Staff Editorial: Preparing students with skill-based classes

As the job market becomes increasingly competitive, colleges and universities seek to provide graduates with even more tangible skill sets to compete in their field.

That is why it is encouraging to see new academic programs that will afford students real-world knowledge they can immediately use in the workforce.

This fall, the GW Law School will create a program to examine the future of the health care industry. As Dean Paul Schiff Berman noted, it will be critical for law graduates to remain competitive with other lawyers in the increasingly important field of health care law.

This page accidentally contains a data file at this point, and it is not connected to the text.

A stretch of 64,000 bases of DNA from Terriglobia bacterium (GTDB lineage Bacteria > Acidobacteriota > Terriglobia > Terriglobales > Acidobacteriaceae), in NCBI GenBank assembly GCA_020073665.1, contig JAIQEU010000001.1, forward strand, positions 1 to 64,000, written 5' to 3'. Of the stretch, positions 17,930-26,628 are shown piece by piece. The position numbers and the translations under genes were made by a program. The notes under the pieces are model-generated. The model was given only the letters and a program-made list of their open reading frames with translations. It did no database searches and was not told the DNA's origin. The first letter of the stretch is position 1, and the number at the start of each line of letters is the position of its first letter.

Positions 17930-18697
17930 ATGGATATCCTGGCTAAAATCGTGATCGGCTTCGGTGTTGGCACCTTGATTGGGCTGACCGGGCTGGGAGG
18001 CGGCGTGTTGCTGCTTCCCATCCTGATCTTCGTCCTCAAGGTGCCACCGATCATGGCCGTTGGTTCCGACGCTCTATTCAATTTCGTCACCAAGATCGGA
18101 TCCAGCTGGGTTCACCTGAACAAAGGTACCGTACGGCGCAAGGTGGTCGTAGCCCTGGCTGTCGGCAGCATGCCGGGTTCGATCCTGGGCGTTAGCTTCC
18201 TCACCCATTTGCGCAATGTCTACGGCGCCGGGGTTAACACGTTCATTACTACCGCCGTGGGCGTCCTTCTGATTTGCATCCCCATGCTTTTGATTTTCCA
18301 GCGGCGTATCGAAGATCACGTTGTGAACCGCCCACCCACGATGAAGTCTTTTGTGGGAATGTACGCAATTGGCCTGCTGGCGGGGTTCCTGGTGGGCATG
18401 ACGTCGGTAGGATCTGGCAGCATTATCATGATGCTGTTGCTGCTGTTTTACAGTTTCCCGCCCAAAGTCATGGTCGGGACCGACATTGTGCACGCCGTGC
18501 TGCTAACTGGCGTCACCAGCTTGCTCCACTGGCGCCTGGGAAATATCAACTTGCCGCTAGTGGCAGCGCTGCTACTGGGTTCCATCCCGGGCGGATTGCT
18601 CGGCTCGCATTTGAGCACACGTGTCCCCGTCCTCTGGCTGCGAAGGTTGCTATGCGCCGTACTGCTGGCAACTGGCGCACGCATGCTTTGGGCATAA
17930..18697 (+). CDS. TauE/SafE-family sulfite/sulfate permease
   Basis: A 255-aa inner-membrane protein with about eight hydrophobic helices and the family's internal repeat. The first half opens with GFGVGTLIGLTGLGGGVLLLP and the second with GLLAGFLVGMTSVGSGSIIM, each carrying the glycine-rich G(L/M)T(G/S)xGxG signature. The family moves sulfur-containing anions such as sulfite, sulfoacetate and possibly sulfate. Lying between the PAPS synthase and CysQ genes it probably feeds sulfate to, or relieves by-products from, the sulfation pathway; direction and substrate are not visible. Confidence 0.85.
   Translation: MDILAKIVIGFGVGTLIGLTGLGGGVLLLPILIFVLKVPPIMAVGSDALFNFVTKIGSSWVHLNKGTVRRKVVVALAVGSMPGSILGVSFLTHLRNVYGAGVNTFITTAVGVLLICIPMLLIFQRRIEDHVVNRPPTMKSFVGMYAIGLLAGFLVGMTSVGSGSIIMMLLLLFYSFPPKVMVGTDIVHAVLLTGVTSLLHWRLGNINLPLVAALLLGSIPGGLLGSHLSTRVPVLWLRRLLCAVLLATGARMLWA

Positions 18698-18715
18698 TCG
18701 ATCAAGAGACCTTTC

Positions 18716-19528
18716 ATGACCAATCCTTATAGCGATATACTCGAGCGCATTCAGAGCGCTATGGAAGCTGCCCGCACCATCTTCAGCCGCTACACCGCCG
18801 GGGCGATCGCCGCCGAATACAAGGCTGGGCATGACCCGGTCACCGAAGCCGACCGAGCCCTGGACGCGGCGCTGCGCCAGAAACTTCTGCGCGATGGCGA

Although many law schools have been criticized for inadequately preparing their students for the legal world, adding programs that teach the most important legal topics will allow graduates to be fully prepared upon entering the profession.

In the School of Public Health and Health Services, a new graduate program in global environmental health beginning next semester will provide students with practical skills.

The program, headed by assistant professor of environmental and occupational health Jay Graham, will seek to connect the marketing and science aspects of global public health projects.

By doing this, Graham believes that students will be better suited to deal with the global public health issues they will likely face in the profession.

These types of essential programs will allow students to obtain the necessary skills and knowledge required to remain competitive in the workforce today and in the future.

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